If you look at the images of Dapper Dan’s original and Gucci’s version of the jacket, Gucci very obviously indirectly knocked him off, 100% definitely. And, unlike what Dapper Dan had been doing, Gucci wasn’t remixing something old into something new. They just made an exact replica. While Gucci could call the federal marshals on Dapper Dan, Dapper Dan didn’t have that option. And it was not because Gucci is big and Dapper Dan is small. It’s because what Gucci did is perfectly legal.

Kal Raustiala:
The design in the American system is fully copyable.

Avery Trufelman:
Gucci wasn’t copying a two-dimensional image. It wasn’t a logo or a pattern. They were copying the design of the garment – the shape and the cut and the material. And you can totally just do that.

Kal Raustiala:
The American fashion industry is very, very successful. It makes a lot of money, it’s worldwide in its reach, it’s done very well over the last few decades. And yet the core idea, the design, can be copied by anyone, and is copied by anyone.

Avery Trufelman:
If you come up with a cool sleeve or a really different looking collar, you have no claim to it in the American copyright system. If you come up with something that’s useful or technologically innovative, like maybe it’s a new kind of sweat-wicking fabric, maybe you could get a patent.

Kal Raustiala:
In theory, a unique kind of toggle or button could be patented. It has to be non-obvious and novel. It’s a much higher hurdle to get a patent.

Avery Trufelman:
But otherwise, no. All designs are fair game. The argument for this lack of regulation is that it keeps the fashion cycle churning. After all, a trend means a thing that everyone is copying. New styles proliferate and spread, and we all go out shopping. And new styles proliferate and spread, and we all go out shopping. And new styles proliferate and spread, and we all go out shopping.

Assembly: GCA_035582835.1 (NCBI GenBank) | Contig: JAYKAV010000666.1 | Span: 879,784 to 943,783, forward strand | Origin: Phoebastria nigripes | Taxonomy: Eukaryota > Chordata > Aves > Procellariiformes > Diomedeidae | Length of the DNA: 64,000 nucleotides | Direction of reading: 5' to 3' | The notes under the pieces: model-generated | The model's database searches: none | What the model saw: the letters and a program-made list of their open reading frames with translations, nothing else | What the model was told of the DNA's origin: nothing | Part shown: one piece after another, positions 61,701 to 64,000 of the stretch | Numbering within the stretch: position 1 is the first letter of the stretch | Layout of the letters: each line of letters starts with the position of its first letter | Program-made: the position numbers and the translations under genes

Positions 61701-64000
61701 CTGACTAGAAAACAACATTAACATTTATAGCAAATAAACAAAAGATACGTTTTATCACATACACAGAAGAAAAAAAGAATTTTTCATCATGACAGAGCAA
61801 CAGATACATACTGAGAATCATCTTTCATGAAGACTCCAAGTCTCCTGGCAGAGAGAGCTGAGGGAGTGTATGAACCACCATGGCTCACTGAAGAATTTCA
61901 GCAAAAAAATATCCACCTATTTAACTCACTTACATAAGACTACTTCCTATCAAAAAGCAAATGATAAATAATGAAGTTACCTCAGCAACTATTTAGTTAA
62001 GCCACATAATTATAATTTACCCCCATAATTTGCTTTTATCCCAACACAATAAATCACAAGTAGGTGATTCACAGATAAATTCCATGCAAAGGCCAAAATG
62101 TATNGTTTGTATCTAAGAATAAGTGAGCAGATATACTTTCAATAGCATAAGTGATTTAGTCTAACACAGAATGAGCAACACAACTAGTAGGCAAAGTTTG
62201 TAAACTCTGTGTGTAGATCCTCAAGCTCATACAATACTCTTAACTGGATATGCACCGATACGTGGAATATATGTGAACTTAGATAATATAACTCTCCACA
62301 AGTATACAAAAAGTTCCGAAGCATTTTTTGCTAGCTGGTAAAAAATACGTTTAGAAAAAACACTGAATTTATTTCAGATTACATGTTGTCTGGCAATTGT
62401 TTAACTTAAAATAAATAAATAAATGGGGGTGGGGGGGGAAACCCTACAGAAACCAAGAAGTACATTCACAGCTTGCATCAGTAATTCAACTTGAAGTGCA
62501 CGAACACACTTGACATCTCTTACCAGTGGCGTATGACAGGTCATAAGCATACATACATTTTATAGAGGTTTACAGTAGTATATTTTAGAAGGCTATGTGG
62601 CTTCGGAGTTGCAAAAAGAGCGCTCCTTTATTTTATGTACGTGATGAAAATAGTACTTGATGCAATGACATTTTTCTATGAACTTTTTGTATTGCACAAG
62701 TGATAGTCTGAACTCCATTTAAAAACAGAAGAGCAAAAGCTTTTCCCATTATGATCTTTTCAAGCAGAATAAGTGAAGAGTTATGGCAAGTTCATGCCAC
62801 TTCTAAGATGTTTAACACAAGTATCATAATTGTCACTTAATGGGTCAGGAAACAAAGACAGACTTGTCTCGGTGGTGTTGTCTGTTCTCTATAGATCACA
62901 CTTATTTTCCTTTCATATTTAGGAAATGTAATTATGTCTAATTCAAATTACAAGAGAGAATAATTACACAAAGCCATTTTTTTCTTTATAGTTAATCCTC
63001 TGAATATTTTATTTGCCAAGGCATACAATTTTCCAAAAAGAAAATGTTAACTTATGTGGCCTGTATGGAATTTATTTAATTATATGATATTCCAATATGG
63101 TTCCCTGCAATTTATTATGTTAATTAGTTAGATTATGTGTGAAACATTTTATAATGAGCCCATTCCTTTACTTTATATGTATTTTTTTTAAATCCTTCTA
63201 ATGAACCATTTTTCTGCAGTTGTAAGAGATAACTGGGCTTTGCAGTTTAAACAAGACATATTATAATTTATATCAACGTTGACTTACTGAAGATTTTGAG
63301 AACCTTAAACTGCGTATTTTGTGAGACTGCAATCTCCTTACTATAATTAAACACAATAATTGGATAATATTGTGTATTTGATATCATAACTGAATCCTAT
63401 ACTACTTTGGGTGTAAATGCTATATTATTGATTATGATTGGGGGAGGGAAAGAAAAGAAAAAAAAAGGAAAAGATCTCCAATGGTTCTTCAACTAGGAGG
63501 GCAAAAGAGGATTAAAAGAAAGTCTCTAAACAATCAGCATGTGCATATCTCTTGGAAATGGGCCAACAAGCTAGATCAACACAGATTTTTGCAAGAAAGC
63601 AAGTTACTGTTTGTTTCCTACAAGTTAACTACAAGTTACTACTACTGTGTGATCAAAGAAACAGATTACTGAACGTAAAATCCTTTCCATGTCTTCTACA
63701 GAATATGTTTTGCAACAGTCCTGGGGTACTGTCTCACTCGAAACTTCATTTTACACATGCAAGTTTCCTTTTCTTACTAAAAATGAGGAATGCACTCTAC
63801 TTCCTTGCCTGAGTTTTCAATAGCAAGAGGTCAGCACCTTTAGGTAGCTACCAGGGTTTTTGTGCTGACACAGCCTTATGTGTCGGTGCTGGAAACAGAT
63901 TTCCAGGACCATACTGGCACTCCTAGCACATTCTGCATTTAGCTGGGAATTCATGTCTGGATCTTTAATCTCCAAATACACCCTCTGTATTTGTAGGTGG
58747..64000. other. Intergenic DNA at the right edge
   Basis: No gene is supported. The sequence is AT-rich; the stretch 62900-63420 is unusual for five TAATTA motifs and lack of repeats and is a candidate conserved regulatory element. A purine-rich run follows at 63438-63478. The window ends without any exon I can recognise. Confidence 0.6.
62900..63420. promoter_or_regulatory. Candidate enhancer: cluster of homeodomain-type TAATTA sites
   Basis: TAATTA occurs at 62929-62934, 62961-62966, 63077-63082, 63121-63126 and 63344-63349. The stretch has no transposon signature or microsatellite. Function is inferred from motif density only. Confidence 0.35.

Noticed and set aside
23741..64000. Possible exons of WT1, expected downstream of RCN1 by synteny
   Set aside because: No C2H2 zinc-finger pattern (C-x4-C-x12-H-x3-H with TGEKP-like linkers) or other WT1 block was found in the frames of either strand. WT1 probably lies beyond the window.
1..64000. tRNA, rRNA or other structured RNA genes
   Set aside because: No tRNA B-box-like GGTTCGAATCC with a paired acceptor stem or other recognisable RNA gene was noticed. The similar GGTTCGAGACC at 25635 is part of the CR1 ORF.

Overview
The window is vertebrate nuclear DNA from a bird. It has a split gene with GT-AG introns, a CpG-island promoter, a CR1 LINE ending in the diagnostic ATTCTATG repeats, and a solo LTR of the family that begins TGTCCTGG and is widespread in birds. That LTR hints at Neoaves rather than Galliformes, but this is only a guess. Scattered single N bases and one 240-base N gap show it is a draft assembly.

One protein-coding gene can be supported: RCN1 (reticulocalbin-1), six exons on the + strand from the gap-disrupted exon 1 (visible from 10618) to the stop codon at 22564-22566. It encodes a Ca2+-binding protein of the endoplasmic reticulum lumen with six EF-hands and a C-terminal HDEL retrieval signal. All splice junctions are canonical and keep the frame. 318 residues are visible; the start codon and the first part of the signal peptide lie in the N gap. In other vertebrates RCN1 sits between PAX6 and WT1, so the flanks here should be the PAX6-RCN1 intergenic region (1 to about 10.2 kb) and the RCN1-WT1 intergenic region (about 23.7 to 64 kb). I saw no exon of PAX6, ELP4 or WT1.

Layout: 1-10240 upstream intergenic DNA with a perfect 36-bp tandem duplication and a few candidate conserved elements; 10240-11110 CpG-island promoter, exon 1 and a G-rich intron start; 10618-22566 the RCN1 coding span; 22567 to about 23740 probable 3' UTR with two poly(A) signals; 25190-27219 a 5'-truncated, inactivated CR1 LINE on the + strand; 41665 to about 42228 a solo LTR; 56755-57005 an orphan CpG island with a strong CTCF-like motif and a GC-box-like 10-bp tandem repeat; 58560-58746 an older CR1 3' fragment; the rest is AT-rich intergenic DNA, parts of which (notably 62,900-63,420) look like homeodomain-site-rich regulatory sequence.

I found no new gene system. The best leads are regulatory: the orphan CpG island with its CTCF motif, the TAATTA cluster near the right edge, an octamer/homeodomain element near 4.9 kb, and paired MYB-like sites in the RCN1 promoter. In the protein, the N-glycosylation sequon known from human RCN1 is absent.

Kal Raustiala:
Yes. What copying does is enable the fashion cycle, the cycle of something coming into fashion and going out, it enables that to move more quickly.

Avery Trufelman:
Kal Raustiala and his co-author Chris Sprigman make this argument in their book, “The Knockoff Economy.” In fashion, everyone copies each other all the time because the clothing industry runs on a fuel concocted of desire and trend proliferation. You might buy a new phone every few years because the technology improves, but shirts generally don’t get better at shirting. You consume as your taste changes, and designers have to appeal to what you like and what style is in. And so they steal from each other.

Kal Raustiala:
Sometimes people take the view that copying is the ransom of success, and it’s a good thing, or it’s part of the ether, we just let it happen. It’s a little easier when you’re a really big company to do that. When you’re a small firm, it’s a little tougher.

Avery Trufelman:
Every couple of years, new legislation is brought forward to make American fashion law more strict, and it always falls through. Professor Raustiala argues that the reason is that fashion copyright is a double-edged sword. If you tighten up the rules to protect independent designers, you also tighten up the rules to protect major fashion houses who stand to gain far more than they have to lose. He argues that if fashion copyright was written more strictly and/or enforced more heavily, it could have odd cultural ripple effects.

Kal Raustiala:
Well, this is really an idea that I don’t want to claim. It’s a colleague of ours at NYU, Barton Beebe, who really first talked about this. But sumptuary codes in the past dictated who could wear what, and only certain classes of people could wear certain clothing.

Avery Trufelman:
And stricter fashion law could function like modern sumptuary codes. In a world with much stricter fashion copyright, if you wanted to wear something new and cool or trendy right now, you couldn’t unless you wanted to pay hundreds of dollars for the authentic, trend-setting designer piece. Even if you made your own version, if you sewed a particular kind of dress or blouse inspired by something you saw on Instagram, you could be sued for infringement.